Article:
The Government are ready to honour their responsibilities and obligations in this respect. It would be nice, but no doubt unrealistic, to think that the Opposition would join us in a constructive and responsible approach and support the Government's amendment and thus the British consumer in the Lobby tonight.

4.57 pm
Mr. David Ennals (Norwich, North)

We have listened to a very disappointing and prejudiced ministerial speech. It was disappointing in that, although the report was presented nearly 12 months ago, the Government have not been able to reach their conclusion —even the sensible one of rejecting the "radical" proposal that is the principal proposal before us. As for prejudice, what the Minister said suggests to me that, although she made no announcement, she has made up her mind what the Government will do.

The right hon. Lady went through all the criticisms of the British Gas Corporation and none of the tributes to it. She then accused it of defending itself, it having been attacked. Is it not human nature, and is it not natural, for a body, whether a public or a private corporation, to defend itself if it is attacked? I believe that it was right for the corporation to defend itself and to tell the public what would be some of the consequences of the radical proposal if it were implemented. I believe that if it were, it would be a disaster for the gas supply industry.

The right hon. Lady and other Conservative Members referred to the countless criticisms that hon. Members receive. I do not receive such criticisms of the services provided by the corporation. The criticisms that I receive in countless numbers are of the prices —and those result from the decisions taken by the Government. They cannot be laid at the corporation's door.

The Government would be well advised not to allow their passionate commitment to private enterprise at all costs to sway their judgment. Their judgment must be based upon the public interest. They should reject the radical proposal. It would be an act of political madness were they to go down that route.

We are considering today not the profits in the manufacturing industry —large profits are made by the private sector so I do not know what the complaints are about —but the radical proposal. We must begin by recognising what the Monopolies and Mergers Commission has to say about the present service.

I listened to the Minister going through the litany of criticism. I wish to quote from page 103 of the report: It must be acknowledged that the present practices of the Corporation have provided the public with a nationwide retail and advice service which the public has found of high value and which has concerned itself, to the great advantage of all, with ensuring that the supply of gas is safe.

Mr. Douglas Hogg (Grantham)

Go on.

Mr. Ennals

I was—

Mr. Hogg


Mr. Ennals

I shall not give way. If the hon. Gentleman wishes me to read on, I shall do so. The report continues: Nevertheless we discern in particular two overriding defects in the present situation. Of these the first is that the public is losing the benefits of competition that is nonsense. It continues: and thereby that we cannot know whether or not the Corporation's retailing system is indeed cost-effective or whether it provides a range of appliances meeting consumer demand at the cheapest price. The second is that the present retailing system threatens the longer-term efficiency and viability of the appliance industry. Those are two speculations with no evidence to justify them—[Interruption.]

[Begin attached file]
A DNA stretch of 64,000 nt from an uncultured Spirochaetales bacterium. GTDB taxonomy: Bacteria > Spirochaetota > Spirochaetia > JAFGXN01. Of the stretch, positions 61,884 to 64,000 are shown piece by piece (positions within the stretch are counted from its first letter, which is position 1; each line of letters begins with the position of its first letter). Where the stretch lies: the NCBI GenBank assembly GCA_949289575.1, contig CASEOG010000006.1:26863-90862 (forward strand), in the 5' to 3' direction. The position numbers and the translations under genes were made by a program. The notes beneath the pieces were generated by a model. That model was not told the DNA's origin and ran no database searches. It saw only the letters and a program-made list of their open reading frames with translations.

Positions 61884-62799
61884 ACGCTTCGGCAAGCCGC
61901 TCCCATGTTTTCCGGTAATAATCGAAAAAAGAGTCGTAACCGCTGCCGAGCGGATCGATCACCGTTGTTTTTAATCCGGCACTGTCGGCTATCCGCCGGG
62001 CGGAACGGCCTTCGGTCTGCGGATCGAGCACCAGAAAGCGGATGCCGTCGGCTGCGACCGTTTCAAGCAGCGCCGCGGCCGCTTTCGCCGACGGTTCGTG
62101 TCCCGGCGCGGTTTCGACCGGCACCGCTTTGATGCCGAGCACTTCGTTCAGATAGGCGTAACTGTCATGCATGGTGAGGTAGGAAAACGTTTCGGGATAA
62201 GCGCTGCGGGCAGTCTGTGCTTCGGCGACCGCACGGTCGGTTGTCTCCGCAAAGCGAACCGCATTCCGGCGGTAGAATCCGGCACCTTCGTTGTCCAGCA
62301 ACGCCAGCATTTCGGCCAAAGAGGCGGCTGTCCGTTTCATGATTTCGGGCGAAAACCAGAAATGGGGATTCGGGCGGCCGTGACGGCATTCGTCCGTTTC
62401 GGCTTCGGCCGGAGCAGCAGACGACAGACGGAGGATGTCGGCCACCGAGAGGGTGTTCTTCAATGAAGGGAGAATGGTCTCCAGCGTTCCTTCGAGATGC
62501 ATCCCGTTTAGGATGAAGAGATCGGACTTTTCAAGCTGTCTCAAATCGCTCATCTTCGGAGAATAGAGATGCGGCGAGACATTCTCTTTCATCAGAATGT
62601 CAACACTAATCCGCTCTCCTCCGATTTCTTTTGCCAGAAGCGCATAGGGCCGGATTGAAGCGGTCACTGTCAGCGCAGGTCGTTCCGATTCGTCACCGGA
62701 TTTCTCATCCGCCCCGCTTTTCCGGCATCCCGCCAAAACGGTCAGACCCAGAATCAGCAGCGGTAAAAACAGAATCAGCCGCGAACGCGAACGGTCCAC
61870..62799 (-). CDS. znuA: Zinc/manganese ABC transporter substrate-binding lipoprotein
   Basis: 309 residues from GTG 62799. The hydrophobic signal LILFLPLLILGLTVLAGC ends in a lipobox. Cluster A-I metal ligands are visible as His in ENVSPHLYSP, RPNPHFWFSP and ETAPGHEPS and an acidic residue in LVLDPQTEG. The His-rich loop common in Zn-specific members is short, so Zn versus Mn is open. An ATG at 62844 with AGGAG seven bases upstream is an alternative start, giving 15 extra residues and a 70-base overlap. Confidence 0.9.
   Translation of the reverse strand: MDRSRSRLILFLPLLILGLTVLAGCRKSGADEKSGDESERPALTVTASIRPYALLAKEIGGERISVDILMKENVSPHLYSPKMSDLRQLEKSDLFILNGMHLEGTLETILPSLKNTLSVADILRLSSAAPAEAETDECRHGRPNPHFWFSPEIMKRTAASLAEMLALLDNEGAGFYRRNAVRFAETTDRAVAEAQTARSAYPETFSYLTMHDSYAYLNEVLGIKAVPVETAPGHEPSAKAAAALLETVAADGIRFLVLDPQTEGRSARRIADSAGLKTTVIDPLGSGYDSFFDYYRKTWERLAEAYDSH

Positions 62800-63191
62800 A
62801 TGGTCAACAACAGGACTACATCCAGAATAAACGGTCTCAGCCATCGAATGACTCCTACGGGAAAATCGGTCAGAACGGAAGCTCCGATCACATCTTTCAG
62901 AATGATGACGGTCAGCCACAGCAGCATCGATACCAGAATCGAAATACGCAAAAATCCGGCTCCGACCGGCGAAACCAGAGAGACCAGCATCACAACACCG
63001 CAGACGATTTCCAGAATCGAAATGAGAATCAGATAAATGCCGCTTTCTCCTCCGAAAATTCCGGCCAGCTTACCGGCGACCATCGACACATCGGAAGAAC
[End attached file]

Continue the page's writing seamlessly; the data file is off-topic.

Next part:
Mr. Tim Eggar (Enfield, North)


Mr. Ennals

I shall not give way to the hon. Gentleman, who is always making sedentary interruptions. We must concentrate on the proposals before us.

With regard to the second alternative considered by the commission —it was only given two —the British Gas Corporation said it was prepared to consider some change in the acounting system. However, in this debate we are simply dealing with the radical alternative.

The commission has not only paid tribute to the corporation for its services, but has shown some of the grave damage that could result from the radical proposal. It did not reach the conclusion that the radical proposal should be carried through, but played into the hands of the political prejudices of the Conservative Party by saying that it was a political judgment. Its report states on page 105: We are, at the same time, very much aware of the problems that would be created by such radical change of policy as the cessation of the Corporation's retailing. It continues: Almost certainly (unless other showroom businesses were substantially increased) there would be some loss of employment. A number of other jobs might also change and some be lost. The corporation believes that up to 40,000 people could be put out of work. The unions put the figure at between 30,000 and 35,000. Why do not the Government automatically reject a proposal that could add another 30,000 to 35,000 to the already monstrously long list of unemployed? I find that amazing.

The commission saw other difficulties. It said: the discontinuance of retailing might lead to the closing of some showrooms. It would lead to the closure of many showrooms. The report added: and thereby the lessening of their functions as centres for advice on energy saving. If so, this would be a loss to the public. It is also likely that showrooms with only a modest turnover might be closed, but that the towns where they were located might not have enough trade to offer to attract alternative retailers of substance with large stocks. Hence, such towns would lose by the closing of their local gas showroom both its advice centre functions and the wide range of stock it held, without any evident offsetting benefit. The Minister did not mention energy. Perhaps she did not think it important. The report went on: Finally, independent retailers are unlikely to commit substantial resources and goodwill, and particularly the necessary investment in specialised staff training to a market the future of which is uncertain, at least in the medium term.